The government of South Korea said on Thursday it is struggling to understand President Donald Trump’s intentions after he announced he would not attend a planned meeting with North Korean dictator Kim Jong-un in Singapore.
“(We) are trying to figure out what President Trump’s intention is and the exact meaning of it,” said presidential spokesman Kim Eui-kyeom said, according to Yonhap.
On Thursday, Trump wrote a letter to Kim canceling the scheduled meeting after North Korean officials called Vice President Mike Pence a “political dummy” for comments he made about the country’s future if it refused to denuclearize.
“Sadly, based on the tremendous anger and open hostility displayed in your most recent statement, I feel it is inappropriate, at this time, to have this long-planned meeting,” Trump wrote in the letter. “I want to thank you for the release of the hostages who are now home with their families. That was a beautiful gesture and was very much appreciated.”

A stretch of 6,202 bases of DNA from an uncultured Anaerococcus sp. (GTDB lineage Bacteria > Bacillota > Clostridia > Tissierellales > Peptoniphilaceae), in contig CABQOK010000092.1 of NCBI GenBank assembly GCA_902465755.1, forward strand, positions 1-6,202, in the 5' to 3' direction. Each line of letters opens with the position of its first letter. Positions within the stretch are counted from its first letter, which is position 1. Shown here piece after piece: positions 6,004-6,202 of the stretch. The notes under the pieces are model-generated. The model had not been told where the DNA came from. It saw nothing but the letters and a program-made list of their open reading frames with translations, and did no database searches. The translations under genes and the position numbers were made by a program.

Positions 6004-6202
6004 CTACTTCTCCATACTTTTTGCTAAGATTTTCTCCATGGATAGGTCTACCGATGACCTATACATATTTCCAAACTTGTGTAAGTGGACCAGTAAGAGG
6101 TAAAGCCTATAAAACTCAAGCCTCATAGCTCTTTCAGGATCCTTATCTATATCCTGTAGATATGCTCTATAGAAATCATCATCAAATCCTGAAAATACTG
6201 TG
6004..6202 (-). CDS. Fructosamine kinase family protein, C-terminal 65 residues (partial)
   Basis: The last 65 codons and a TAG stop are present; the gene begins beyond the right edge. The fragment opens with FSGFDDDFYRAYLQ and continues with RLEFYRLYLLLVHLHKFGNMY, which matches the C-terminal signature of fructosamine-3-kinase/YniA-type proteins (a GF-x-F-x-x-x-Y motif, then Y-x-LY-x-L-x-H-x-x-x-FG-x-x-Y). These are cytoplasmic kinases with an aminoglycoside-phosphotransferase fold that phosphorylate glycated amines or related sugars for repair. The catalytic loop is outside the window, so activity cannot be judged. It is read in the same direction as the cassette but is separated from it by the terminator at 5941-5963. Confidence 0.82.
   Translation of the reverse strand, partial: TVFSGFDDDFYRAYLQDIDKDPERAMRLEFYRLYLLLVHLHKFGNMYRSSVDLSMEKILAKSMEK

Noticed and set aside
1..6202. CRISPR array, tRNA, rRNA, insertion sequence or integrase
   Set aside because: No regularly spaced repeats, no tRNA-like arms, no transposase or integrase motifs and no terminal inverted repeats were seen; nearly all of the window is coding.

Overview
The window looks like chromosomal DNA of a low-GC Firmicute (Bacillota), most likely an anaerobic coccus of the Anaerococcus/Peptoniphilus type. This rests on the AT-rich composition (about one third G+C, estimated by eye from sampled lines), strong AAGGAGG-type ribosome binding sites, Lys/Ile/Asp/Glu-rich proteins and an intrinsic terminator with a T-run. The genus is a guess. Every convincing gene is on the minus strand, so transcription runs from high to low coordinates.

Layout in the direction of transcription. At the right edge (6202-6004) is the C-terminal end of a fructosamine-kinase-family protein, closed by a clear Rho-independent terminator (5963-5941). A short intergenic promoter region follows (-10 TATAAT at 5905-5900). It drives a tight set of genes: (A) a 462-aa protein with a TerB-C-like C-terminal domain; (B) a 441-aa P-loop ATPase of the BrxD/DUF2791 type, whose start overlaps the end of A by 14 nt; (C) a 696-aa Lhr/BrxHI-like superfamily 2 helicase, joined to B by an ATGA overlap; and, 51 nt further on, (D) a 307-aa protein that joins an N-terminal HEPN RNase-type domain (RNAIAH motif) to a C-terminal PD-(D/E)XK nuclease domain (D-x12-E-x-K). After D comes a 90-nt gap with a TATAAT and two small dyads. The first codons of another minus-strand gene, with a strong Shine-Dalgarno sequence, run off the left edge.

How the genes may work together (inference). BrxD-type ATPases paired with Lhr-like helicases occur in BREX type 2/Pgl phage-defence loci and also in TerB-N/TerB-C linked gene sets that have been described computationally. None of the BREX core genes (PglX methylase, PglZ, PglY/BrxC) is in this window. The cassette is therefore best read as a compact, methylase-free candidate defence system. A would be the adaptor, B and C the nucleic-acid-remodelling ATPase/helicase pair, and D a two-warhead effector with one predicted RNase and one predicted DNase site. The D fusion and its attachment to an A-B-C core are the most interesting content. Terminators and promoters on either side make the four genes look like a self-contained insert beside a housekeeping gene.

White House cancels North Korea summit pic.twitter.com/mE8AaFo2mG
— Pamela Engel (@PamEngel12) May 24, 2018
Trump went on to mock the size of North Korea’s nuclear arsenal, reminding North Korea that the United States has far more powerful nuclear weapons.
“You talk about your nuclear capabilities, but ours are so massive and powerful that I pray to God they will never have to be used,” Trump wrote.
The cancelation will likely come as a disappointment to South Korean President Moon Jae-in, who has staked much of his presidency on improving relations with the North and attempting to denuclearize the peninsula.
Last month, Moon met with Kim Jong-un in the truce village of Panmunjom, where the pair agreed to reduce hostilities and embark on a “new era of peace.” The two countries agreed to “gradually realize arms reduction when their military tension is removed and trust is practically established.”